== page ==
This Peel session dates back to 2002 at a point where Mum still radiated warmth in most critics’ eyes and had just completed their second album Finally We Are No One. Since then Mum have gone on to traverse a line of sound closer to rounded indie pop rather than the stuttering lo-fi electronica of their debut Yesterday Was Dramatic, Today Is Ok. The four tracks on this Peel session abide more closely to the shuffling ambience of their debut and though it is difficult to ascertain the energy you would imagine from a ‘live’ session, does retain something of its uncertainty. First track “Scratched Bicycle/Smell Memory”, begins with some programmed bleeps and beats which are squashed against some bare live instrumentation — probably a glockenspiel. The uncertainty comes from a lack of a distinct over-arching melody or rhythm as different timbres and rhythms fall out and against each other. The use of different percussion is interesting and at one point the sound of a stick running against bicycles spokes is replicated and the smell of childhood ennui brought to the fore. “Awake On A Train” has a lo-fi drum machine simulate the chug of the train whilst a circular chime of synth notes play out. The track manages to tread a nice mix between the pastoral and the electronic and like “Scratched Bicycle” the track gently provokes the mind to wander. However, the nagging feeling with the track is that too often there is not enough in the overall composition to really transcend anything other than the fleeting moments interest. This is the general feeling for most of this record. Whilst at times its electronica offers enticing alley ways into mixed rhythms, these are never really built upon and too often are put aside for the trickle of live instrumentation — accordion, strings etc — that fail to pick up the bones of the original rhythms.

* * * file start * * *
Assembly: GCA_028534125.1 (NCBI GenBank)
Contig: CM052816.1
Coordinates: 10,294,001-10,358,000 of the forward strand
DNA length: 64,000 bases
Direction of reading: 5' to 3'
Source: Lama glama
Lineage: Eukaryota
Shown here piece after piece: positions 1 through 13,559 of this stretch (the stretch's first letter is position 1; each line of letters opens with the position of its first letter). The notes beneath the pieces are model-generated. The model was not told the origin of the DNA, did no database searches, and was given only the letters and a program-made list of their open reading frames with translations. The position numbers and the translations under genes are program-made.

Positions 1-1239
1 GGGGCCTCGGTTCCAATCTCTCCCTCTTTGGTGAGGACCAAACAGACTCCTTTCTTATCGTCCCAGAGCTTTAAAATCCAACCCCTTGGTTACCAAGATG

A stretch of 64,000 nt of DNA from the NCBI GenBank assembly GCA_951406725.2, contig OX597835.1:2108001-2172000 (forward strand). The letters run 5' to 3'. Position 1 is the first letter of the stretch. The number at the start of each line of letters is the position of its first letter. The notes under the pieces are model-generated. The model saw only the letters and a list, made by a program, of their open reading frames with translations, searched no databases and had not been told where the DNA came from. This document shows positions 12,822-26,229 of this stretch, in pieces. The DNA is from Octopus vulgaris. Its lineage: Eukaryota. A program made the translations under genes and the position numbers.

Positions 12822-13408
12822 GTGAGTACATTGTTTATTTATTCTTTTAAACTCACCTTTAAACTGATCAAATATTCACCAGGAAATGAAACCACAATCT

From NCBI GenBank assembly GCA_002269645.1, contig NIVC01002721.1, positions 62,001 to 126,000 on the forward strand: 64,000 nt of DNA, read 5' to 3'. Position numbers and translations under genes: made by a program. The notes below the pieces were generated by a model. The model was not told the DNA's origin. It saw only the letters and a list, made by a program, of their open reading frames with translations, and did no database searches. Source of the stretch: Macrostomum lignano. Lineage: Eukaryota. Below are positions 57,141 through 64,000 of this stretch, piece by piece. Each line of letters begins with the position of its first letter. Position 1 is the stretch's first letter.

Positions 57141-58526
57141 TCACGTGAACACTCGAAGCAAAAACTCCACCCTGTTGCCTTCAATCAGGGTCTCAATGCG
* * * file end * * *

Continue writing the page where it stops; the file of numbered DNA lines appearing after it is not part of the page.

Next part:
Whilst at times its electronica offers enticing alley ways into mixed rhythms, these are never really built upon.
Mum don’t drop any real clangers with this set but when at times you feel that they could be approaching the warm and delicates hues of say Tortoise’s TNT the mood alters and their tails drop. Last track on the EP “Ballad Of The Broken String” is particularly guilty, borrowing the accordion sound of the previous track and its gallic airs, the track sounds like an afterthought incorporated though the soft token xylophones against the dirge like melody of the accordion. Mum will need to punch harder then this if their forthcoming album is to bring something worthwhile to the table.